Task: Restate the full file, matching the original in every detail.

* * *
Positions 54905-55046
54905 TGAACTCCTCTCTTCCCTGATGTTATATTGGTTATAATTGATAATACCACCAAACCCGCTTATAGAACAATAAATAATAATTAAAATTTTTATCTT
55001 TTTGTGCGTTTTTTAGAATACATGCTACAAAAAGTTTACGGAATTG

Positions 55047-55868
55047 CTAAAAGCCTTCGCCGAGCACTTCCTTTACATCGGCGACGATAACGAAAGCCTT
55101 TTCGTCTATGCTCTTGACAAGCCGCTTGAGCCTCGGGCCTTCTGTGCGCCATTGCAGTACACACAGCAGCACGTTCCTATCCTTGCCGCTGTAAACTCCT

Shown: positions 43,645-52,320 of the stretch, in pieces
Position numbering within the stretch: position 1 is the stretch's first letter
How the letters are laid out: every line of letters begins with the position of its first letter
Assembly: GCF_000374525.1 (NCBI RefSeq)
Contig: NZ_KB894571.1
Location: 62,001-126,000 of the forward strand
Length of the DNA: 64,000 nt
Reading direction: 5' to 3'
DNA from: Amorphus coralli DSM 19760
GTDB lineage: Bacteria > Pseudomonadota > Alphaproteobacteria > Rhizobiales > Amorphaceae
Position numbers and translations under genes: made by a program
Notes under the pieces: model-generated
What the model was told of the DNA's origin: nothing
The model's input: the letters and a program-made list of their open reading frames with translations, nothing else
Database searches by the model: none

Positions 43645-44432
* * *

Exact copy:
Positions 54905-55046
54905 TGAACTCCTCTCTTCCCTGATGTTATATTGGTTATAATTGATAATACCACCAAACCCGCTTATAGAACAATAAATAATAATTAAAATTTTTATCTT
55001 TTTGTGCGTTTTTTAGAATACATGCTACAAAAAGTTTACGGAATTG

Positions 55047-55868
55047 CTAAAAGCCTTCGCCGAGCACTTCCTTTACATCGGCGACGATAACGAAAGCCTT
55101 TTCGTCTATGCTCTTGACAAGCCGCTTGAGCCTCGGGCCTTCTGTGCGCCATTGCAGTACACACAGCAGCACGTTCCTATCCTTGCCGCTGTAAACTCCT

Shown: positions 43,645-52,320 of the stretch, in pieces
Position numbering within the stretch: position 1 is the stretch's first letter
How the letters are laid out: every line of letters begins with the position of its first letter
Assembly: GCF_000374525.1 (NCBI RefSeq)
Contig: NZ_KB894571.1
Location: 62,001-126,000 of the forward strand
Length of the DNA: 64,000 nt
Reading direction: 5' to 3'
DNA from: Amorphus coralli DSM 19760
GTDB lineage: Bacteria > Pseudomonadota > Alphaproteobacteria > Rhizobiales > Amorphaceae
Position numbers and translations under genes: made by a program
Notes under the pieces: model-generated
What the model was told of the DNA's origin: nothing
The model's input: the letters and a program-made list of their open reading frames with translations, nothing else
Database searches by the model: none

Positions 43645-44432